The Collaborative International Dictionary of English

  • 195Shame — Shame, n. [OE. shame, schame, AS. scamu, sceamu; akin to OS. & OHG. scama, G. scham, Icel. sk[ o]mm, shkamm, Sw. & Dan. skam, D. & G. schande, Goth. skanda shame, skaman sik to be ashamed; perhaps from a root skam meaning to cover, and akin to… …

    The Collaborative International Dictionary of English

  • 196Spot — (sp[o^]t), n. [Cf. Scot. & D. spat, Dan. spette, Sw. spott spittle, slaver; from the root of E. spit. See {Spit} to eject from the mouth, and cf. {Spatter}.] 1. A mark on a substance or body made by foreign matter; a blot; a place discolored.… …

    The Collaborative International Dictionary of English

  • 197Spot lens — Spot Spot (sp[o^]t), n. [Cf. Scot. & D. spat, Dan. spette, Sw. spott spittle, slaver; from the root of E. spit. See {Spit} to eject from the mouth, and cf. {Spatter}.] 1. A mark on a substance or body made by foreign matter; a blot; a place… …

    The Collaborative International Dictionary of English

  • 198Spot rump — Spot Spot (sp[o^]t), n. [Cf. Scot. & D. spat, Dan. spette, Sw. spott spittle, slaver; from the root of E. spit. See {Spit} to eject from the mouth, and cf. {Spatter}.] 1. A mark on a substance or body made by foreign matter; a blot; a place… …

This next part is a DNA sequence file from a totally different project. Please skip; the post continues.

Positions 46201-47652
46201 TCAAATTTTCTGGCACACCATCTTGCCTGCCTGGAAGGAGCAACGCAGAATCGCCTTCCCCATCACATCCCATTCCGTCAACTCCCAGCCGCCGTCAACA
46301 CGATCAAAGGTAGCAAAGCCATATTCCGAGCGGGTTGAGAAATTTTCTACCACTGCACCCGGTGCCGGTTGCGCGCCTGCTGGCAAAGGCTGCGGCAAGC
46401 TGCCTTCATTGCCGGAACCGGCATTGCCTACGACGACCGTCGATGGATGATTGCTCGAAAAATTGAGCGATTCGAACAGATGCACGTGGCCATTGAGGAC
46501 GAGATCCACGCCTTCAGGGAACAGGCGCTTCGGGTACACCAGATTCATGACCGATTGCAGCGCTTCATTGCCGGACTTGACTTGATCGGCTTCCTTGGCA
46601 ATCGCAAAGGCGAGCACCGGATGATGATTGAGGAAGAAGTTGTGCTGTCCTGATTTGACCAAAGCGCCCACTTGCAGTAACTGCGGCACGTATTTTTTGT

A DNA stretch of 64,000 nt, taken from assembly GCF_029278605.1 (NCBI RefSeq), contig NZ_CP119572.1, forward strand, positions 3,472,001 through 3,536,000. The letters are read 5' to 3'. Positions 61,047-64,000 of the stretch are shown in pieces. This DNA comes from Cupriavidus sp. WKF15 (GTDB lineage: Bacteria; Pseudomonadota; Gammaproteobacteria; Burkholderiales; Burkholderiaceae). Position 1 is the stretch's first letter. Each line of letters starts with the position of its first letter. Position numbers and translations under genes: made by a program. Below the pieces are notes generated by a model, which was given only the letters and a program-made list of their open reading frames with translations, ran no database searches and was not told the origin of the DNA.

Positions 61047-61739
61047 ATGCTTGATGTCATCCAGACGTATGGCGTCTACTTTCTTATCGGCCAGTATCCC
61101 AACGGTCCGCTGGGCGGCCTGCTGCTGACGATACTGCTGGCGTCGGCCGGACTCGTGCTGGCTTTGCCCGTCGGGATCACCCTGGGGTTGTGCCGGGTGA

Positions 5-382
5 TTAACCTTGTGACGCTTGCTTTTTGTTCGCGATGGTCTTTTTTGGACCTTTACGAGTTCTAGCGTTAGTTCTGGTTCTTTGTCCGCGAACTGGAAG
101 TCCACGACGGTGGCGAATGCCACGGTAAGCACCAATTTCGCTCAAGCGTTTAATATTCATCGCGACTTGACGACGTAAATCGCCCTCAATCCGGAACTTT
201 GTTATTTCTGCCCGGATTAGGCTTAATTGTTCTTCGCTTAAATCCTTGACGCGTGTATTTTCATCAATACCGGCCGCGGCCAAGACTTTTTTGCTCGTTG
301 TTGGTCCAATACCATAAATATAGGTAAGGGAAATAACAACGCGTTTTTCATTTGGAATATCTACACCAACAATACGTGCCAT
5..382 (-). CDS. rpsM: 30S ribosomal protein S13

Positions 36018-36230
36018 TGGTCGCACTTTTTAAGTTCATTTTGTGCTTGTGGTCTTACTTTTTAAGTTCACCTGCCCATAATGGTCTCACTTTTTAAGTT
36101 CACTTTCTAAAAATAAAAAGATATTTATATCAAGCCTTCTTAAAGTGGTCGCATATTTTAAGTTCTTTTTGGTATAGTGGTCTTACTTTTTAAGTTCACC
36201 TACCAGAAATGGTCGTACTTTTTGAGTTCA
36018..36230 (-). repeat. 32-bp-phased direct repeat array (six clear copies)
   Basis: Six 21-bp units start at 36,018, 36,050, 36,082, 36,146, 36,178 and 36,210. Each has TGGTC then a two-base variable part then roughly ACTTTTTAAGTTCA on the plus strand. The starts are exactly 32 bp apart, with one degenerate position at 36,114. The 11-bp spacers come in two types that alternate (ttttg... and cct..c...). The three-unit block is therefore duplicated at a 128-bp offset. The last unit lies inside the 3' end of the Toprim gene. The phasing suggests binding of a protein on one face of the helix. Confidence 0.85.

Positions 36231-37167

The Collaborative International Dictionary of English

  • 199Spots on the sun — Spot Spot (sp[o^]t), n. [Cf. Scot. & D. spat, Dan. spette, Sw. spott spittle, slaver; from the root of E. spit. See {Spit} to eject from the mouth, and cf. {Spatter}.] 1. A mark on a substance or body made by foreign matter; a blot; a place… …

    The Collaborative International Dictionary of English

  • 200spotted lens — Spot Spot (sp[o^]t), n. [Cf. Scot. & D. spat, Dan. spette, Sw. spott spittle, slaver; from the root of E. spit. See {Spit} to eject from the mouth, and cf. {Spatter}.] 1. A mark on a substance or body made by foreign matter; a blot; a place… …

    The Collaborative International Dictionary of English